Prosecuting Attorney: Shooting of Thomas Black justified

SUQUAMISH — The shooting of Thomas Anthony Black on Dec. 8 was found justified by the Kitsap County Prosecutor’s review of the investigation. The pathologist found a high amount of methamphetamine in Black's system, which he reported as a contributing factor of his death.

Prosecutor Russell Hauge released his memorandum Feb. 3 after reviewing the Sheriff Department’s investigative report for nearly one month. Black, 44, was killed Dec. 8 when police attempted to serve an arrest warrant on Stacy Callihoo, 42, who was in the Black home. The warrant was issued by Port Gamble S’Klallam Tribal Court and being served by Port Gamble S’Klallam, Suquamish and Kitsap County Sheriff’s officers.

Hauge wrote that among the evidence presented to him was footage from body cameras worn by Suquamish officers. This evidence identified the officer in the lead position, Det. Greg Graves of the Port Gamble S’Klallam Police Department, as the officer that fired his service weapon at Black.

Hauge also concludes that Black “made the worst choice possible under the circumstances.”

“If Black had at that time raised both of his hands, he would have allayed the growing and reasonable fears of the officers,” according to Hauge’s report. “They were in a dark room in a house associated with drug dealing. They knew that a dangerous fugitive was somewhere inside. Their training and experience demanded that they assure themselves that the person before them presented no threat.

“But this person, aware of but ignoring their status as police officers, was giving clear signals that he was not going to respond rationally to the situation. It was quite possible that he had a firearm concealed under the blankets and pillows. If he was given the opportunity to use a concealed pistol, any of the officers could be injured or killed.”

Shortly after Hauge released his report, the Port Gamble S’Klallam Tribe released a statement.

“We appreciate the thorough work of the Kitsap County Prosecuting Attorney’s Office and the Kitsap County Sherriff’s Department during this investigation. While we’re saddened that this situation resulted in the loss of life, Detective Graves acted in accordance with his training to protect himself, his fellow officers, and the public during a difficult and stressful situation.”

Graves was placed on administrative leave immediately following the shooting, and he has been fully reinstated, according to Police Chief Carl Gilje, Sr. of the Port Gamble S'Klallam Tribe.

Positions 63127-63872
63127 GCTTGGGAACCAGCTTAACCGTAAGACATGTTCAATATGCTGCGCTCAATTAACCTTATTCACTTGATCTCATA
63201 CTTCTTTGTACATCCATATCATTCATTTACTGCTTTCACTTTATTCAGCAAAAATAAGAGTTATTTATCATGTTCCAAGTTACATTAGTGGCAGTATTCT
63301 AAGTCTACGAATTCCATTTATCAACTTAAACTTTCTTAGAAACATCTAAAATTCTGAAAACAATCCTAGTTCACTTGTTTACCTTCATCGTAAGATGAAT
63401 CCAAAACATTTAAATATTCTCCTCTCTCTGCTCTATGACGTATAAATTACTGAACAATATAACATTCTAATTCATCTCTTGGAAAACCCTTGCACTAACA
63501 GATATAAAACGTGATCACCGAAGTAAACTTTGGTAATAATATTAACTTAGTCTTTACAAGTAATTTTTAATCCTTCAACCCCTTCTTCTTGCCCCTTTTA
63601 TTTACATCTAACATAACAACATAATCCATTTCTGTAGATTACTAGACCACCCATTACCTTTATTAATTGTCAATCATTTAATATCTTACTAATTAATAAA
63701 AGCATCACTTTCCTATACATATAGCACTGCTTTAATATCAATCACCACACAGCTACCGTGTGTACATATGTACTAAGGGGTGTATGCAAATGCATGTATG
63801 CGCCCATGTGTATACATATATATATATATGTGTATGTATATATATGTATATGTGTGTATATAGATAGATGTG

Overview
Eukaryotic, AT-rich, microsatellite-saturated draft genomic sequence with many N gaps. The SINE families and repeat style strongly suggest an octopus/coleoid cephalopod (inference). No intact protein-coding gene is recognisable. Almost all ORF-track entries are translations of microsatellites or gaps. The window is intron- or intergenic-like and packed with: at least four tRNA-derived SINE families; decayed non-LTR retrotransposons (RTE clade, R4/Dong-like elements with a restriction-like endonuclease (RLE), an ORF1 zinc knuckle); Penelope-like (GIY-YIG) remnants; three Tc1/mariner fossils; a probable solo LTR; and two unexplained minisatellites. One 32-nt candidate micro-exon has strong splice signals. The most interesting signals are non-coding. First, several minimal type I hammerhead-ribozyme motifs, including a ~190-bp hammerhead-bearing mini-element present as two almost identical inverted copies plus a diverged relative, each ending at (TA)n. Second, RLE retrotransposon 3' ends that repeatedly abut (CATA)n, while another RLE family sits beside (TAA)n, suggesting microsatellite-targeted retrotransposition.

The pathologist determined the cause of death to be “gunshot wounds with acute methamphetamine intoxication as a contributing factor."

Black’s blood level at the time of his death was 0.44 milligrams of meth per liter — a very high amount, according to Wilson. Users of methamphetamine experience effects such as intensifying emotions, altering self-esteem, increasing alertness and aggression.

After Callihoo was taken into custody, the police searched the house and found marijuana, methamphetamine, heroin, evidence of drug dealing, but no firearms.

Initial reports after the shooting occurred stated that officers were fired at inside the house, and later a toy gun was recovered from the residence. Sergeant Sanchez of the Suquamish Police Department reported “he saw Black point a silver-colored semi-automatic pistol at them and fire at least three shots,” according to the report. A search of the house after Callihoo was arrested found several silver-colored remote controls, and a plastic gun painted black.

“Sgt. Sanchez was obviously mistaken,” Hauge states in his report. “However, these facts are not relevant to the decision we face here. Det. Graves and the other officers who confronted Black had every reason to suspect that he posed a threat of serious physical harm.

“Whatever [Black] might have been thinking, there is no evidence that Black had access to any kind of firearm.”

Hauge said the prosecuting attorney's office was treating it just like any criminal investigation. “Deadly force was used, somebody lost their life. The first question we asked is whether a crime was committed,” he said.

In his 16-year career with the Kitsap County Prosecutors office, Hauge said he’s seen about 10 officer-related shooting investigations.

These investigations are “the one thing in the office that I make sure I’m involved in and take responsibility for from start to finish.”

Sheriff spokesman Deputy Scott Wilson said, after an officer-related shooting, members of the public often ask about officer shooting methods. Graves shot five rounds, two of which hit and wounded Black.

"It is a long discussion to be able to explain the motor physics of an officer shooting," Wilson said. Officers are "instructed to stop the threat, however you need to do that.

"[Officers] have to be accountable for your bullets."

Callihoo, who is Port Gamble S’Klallam, was charged Dec. 23 for failure to appear in tribal court for a probation violation; he was on probation for indecent liberties and assault. He is now serving two years in Chehalis Tribal Jail.

PICTURED ABOVE: The actual 8-shot cap gun found in the residence where the shooting took place, altered and painted black. Contributed / Suquamish Police Department.

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